The colon (along with the rectum) is part of the colon (intestinal). The colon is a muscle tube about 1.5 meters long. It absorbs water and nutrients from food passing through it. The rectum, the lower six inches of the digestive tract, serves as a repository of the chair, which then leaves the body through the anus. The colon is divided into four parts: the ascending colon, the transverse colon, the descending colon and the sigmoid intestine. Most cases of colorectal cancer occur in the sigmoid intestine – an area just above the rectum. They usually start in the inner layer and can germinate through some or all of the different layers of tissue that make up the colon and rectum. However, cancer can develop in any part of the colon. The degree of penetration of cancer into different layers of colon tissue determines the stage of the disease.
What is colon cancer? Colon and rectal cancer is the second most common after lung cancer in men and third after breast and lung cancer in women. Most colorectal types grow slowly over several years, often starting with small benign tumors called polyps. Removing these polyps early on before they become malignant is an effective way to prevent colorectal cancer. Als de epitheelcellen (de cellen in het slojmvlies van de dikke darm) kanker worden en op een abnormale en ongecontroleerde manier beginnen te groeien en repliceren, kan het lichaam deze cellen niet organizationen voor een normal functie en vormen de cellen wordt. . Malignant colon tumors can eventually pass through the colon and spread to other parts of the body, displacing and destroying normal cells.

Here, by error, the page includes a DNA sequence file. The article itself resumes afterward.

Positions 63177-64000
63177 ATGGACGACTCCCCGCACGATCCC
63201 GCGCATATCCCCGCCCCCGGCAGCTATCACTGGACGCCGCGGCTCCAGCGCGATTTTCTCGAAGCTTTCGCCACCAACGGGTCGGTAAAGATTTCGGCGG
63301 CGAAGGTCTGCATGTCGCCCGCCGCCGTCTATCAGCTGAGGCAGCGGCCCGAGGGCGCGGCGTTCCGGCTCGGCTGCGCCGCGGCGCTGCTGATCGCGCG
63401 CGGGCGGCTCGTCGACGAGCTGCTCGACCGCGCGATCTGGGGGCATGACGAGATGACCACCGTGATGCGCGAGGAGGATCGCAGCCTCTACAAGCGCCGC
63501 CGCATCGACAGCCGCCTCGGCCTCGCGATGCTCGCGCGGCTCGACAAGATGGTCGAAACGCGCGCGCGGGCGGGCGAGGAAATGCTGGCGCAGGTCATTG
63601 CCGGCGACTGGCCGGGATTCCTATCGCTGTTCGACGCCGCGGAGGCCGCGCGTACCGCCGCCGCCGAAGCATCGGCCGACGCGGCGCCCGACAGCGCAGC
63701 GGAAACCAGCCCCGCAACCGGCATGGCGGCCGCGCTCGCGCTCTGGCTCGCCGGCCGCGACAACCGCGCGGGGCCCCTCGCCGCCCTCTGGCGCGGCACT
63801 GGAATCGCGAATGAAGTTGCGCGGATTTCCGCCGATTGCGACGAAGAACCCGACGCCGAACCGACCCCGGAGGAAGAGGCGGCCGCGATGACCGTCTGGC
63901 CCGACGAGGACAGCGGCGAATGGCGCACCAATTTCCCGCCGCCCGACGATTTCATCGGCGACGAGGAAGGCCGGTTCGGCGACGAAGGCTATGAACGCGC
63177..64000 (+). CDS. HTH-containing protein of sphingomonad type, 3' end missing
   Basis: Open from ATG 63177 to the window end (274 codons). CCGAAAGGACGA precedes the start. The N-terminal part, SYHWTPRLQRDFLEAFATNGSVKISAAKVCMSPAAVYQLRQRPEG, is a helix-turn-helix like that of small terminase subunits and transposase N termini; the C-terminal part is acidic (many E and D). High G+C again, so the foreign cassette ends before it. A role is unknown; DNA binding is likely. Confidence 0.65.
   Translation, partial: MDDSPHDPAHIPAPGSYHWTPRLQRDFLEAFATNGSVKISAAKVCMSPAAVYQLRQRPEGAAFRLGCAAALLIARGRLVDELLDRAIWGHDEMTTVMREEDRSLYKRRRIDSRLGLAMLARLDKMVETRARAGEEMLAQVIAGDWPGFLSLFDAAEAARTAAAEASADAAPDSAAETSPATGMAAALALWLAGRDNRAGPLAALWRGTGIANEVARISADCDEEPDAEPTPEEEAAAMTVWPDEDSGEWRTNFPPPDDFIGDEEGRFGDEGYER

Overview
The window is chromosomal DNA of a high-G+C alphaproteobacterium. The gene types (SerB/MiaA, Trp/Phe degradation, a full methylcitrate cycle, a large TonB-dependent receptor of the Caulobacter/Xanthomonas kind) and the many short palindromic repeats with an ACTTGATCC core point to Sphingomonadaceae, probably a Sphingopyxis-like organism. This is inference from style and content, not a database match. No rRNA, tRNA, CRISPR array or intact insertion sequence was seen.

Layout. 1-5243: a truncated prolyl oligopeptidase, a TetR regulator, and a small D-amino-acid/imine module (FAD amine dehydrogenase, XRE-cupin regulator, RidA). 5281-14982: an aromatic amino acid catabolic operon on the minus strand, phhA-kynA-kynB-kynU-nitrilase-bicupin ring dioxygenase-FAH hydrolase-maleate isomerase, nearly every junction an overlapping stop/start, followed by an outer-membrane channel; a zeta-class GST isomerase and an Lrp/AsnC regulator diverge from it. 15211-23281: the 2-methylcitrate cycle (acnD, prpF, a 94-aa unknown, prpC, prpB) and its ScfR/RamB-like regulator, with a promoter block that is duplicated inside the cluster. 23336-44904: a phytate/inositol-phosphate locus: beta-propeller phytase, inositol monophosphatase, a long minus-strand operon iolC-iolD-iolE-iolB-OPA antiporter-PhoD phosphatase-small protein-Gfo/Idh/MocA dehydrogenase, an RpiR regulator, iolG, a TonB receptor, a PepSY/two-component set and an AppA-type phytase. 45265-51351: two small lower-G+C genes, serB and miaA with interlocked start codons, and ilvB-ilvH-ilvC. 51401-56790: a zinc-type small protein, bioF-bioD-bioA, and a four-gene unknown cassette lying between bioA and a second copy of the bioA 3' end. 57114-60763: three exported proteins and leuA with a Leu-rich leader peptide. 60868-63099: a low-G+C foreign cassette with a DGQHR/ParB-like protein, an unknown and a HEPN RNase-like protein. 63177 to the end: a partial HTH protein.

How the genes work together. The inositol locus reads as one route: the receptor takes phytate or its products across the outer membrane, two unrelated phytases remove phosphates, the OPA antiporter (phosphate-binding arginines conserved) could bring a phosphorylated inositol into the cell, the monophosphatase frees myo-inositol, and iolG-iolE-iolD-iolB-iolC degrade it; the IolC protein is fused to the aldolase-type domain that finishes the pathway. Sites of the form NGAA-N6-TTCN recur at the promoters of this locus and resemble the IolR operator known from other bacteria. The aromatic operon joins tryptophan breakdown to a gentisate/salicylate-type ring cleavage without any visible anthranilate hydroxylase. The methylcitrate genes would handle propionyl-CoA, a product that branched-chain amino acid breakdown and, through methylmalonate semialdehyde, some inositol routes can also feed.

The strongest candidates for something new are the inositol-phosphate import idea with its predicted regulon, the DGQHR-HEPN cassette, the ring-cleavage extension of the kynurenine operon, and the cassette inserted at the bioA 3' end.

At some point in life, anyone may be at risk of developing colon cancer. Although colon cancer is commonly found in adults, it can also occur in young men and women. Some of the risk factors include the presence of rectum or colon polyps in a personal or family history, rectal or colon cancer, as well as certain conditions such as chronic ulcerative colitis (CUC) and Crohn’s disease. Diet is also a factor in the development of colon cancer.
Warning symptoms of colon cancer: There are warning symptoms or symptoms that should lead to suspicion of cancer. These include: Obstruction As colon cancer grows, especially if it affects the transverse or downward or sigmoid intestine, it can cause obstruction leading to increased pressure. This can cause pain and bloating. In the most extreme cases, obstruction may also cause nausea and vomiting. Bleeding As the tumor spreads, they can be traumatized by faecal flows, causing bleeding. Blood is often clogged in the stool and is not immediately visible. In some cases, bleeding in the stool or rectal bleeding may be visible. Anemia. In some cases, bleeding from the tumor causes iron deficiency anemia. Pain. As soon as the tumor penetrates the colon wall and begins to invade the adjacent tissues, it can cause pain with additional symptoms. For example, if the cancer spreads to the bladder, it can cause problems with urination. Waste syndrome. In some cases, colon cancer can cause loss of appetite, weight and strength.